No serious scholar believes the scenario that you present above and I don’t believe that I have ever read a suggestion from Church authorities that confirm the conclusion that you have reached. Ancient biblical study is slightly more complicated than you suggest. The Church does not teach that the early stories of Genesis are literal in truth, which causes certain problems for your position.
That sounds like you grabbed it off wiki. Interesting thing about wiki is you only have to cite one opinion in order for it to be acceptable to wiki standards, one can then cite wiki without consulting other sources to sound knowledgeable.
I have read the Epic of Gilgamesh Tablet XI and it doesnt present the same as the Genesis account, it strays quite a bit from Genesis. Obviously the writer of the Epic of Gilgamesh, by word of mouth, mixed up some of the story (after all they were all descendants of Noah).
For instance the release of the dove and raven have been reversed (same order your serious scholar claims?). There is no rainbow covenant. The reason for the flood is different. The people on the ark are different. The only thing the same is the overview.
You are entirely off track with the “no serious scholar”, you probably just wont find them spouting on wiki with phrases like “few doubt”.
Which brings us to Abraham. Abraham is is Genesis is he fiction?
You would do well to do a bit of research before you expound your version of truth. What do they say, “a little bit of knowledge can be a dangerous thing”… I say this with all charity. Stop and read and you may learn something.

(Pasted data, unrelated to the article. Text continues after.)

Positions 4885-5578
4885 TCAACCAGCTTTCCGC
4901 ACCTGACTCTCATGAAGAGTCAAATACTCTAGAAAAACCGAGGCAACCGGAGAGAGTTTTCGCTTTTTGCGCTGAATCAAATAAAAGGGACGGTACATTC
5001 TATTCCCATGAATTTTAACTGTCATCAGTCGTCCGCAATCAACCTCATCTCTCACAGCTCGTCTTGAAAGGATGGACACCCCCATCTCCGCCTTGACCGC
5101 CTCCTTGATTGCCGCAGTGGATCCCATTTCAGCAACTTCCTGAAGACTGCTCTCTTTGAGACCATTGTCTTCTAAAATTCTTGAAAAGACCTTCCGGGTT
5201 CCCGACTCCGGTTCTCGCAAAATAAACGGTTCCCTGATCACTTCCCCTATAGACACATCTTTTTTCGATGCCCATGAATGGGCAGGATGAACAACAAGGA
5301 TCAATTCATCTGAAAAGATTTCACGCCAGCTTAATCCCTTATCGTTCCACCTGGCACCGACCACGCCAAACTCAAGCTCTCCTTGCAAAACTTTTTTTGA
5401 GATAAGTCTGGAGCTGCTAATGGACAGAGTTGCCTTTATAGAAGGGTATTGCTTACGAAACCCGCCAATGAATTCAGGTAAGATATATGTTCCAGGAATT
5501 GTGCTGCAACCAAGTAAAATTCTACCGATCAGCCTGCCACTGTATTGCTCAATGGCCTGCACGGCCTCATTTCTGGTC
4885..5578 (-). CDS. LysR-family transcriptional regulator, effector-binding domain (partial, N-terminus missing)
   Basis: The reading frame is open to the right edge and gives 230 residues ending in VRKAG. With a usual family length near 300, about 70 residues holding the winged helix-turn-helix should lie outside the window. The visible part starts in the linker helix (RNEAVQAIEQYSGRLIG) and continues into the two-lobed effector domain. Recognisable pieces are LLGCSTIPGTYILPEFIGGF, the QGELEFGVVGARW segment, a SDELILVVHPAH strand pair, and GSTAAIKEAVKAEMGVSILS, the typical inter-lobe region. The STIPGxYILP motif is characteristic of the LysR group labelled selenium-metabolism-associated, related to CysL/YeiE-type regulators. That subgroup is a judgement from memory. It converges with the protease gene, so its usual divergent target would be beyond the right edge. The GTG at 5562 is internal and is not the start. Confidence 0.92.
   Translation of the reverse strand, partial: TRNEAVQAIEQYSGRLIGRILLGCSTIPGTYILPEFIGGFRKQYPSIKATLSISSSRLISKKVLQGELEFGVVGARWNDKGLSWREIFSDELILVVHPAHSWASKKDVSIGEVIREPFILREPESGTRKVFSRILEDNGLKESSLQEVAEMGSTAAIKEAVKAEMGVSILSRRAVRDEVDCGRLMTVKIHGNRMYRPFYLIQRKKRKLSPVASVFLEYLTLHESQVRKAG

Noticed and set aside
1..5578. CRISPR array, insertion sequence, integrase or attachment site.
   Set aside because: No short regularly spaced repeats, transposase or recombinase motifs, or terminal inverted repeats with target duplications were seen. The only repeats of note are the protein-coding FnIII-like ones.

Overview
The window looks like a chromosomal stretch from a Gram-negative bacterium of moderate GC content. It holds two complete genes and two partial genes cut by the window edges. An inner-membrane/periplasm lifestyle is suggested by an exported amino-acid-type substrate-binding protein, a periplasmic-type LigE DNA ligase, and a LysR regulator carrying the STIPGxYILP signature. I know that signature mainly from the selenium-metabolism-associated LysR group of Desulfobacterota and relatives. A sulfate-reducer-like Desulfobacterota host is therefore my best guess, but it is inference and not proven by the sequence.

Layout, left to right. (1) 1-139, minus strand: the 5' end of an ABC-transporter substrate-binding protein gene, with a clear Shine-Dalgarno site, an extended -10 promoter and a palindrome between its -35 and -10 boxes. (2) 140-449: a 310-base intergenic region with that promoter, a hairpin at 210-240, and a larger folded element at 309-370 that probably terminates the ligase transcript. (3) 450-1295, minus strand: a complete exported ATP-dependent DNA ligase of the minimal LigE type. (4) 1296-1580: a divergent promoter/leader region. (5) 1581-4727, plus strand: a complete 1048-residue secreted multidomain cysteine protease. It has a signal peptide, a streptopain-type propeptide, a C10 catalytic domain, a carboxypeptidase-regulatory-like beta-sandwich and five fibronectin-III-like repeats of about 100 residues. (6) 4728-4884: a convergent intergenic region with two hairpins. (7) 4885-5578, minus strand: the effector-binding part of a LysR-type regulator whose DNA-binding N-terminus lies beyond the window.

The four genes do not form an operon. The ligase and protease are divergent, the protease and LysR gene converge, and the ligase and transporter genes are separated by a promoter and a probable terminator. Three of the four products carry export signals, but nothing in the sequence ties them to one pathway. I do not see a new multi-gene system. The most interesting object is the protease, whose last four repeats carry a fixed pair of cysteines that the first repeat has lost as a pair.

Gilgamesh was written long before Genesis. Genesis, in fact was likely written around the years surrounding the captivity by the Babylonians and Assyrians.
The epic of Gilgamesh was a story that tried to explain the nature of the gods and their interaction with man. While in captivity, Jews were familiar with other near eastern mythology.
The object of the flood story in Genesis is a re-origin of the myth. It attempts to use the basis of a widely known myth to communicate supernatural realities to God’s people.
There is also a seven day creation story that parallels to creation story found in the Bible. The focus is not on the historical reality, but rather certain theological truths. For example, many gods vs one God, man made in the image and likeness of God, God made them male and female, etc.
Does it ever occur to you, in reading this passage of scripture, that rather than God making man in His own image, man has made God in his image? The God of the Holy Bible fits the mold perfectly of the only supreme thing the early writers knew of. They had as the greatest beings they knew of, a bunch of fanatical, barbaric, egotistical, tyrants who thought nothing of murder, torture, genocide, etc. God as He appears in the Bible is all these things and even worse. They had no other model of greatness to use. There may have been some benign rulers, but they didn’t last long in those days. Except for the 10 Commandments, I’ve pretty much given up on the old testament as relating to accuracy and the truth. If it were truly inspired it would not require constant interpretation as it has for so many centuries, even to this day, to the OP for this subject in fact.
That is unverifiable speculation. The Epic of Gilgamesh was written on clay tablets. They are dated about 2000BC at the min.
Genesis was originally composed on clay tablets. The series of clay tablets was added to with another clay tablet as time progressed and another generation record could be etched. The tablets could be copied easy by imprinting soft clay.
By the time of Moses this method was being replaced with dried animal skins and ink as it was so much easier to produce, could fit more on it, and was portable.
So you are suggesting that the Jews in captivity duplicated an ancient method of composition, including introductions on clay tablets so they could then copy them to parchments and destroy the originals?
Dan Brown would be proud of that one.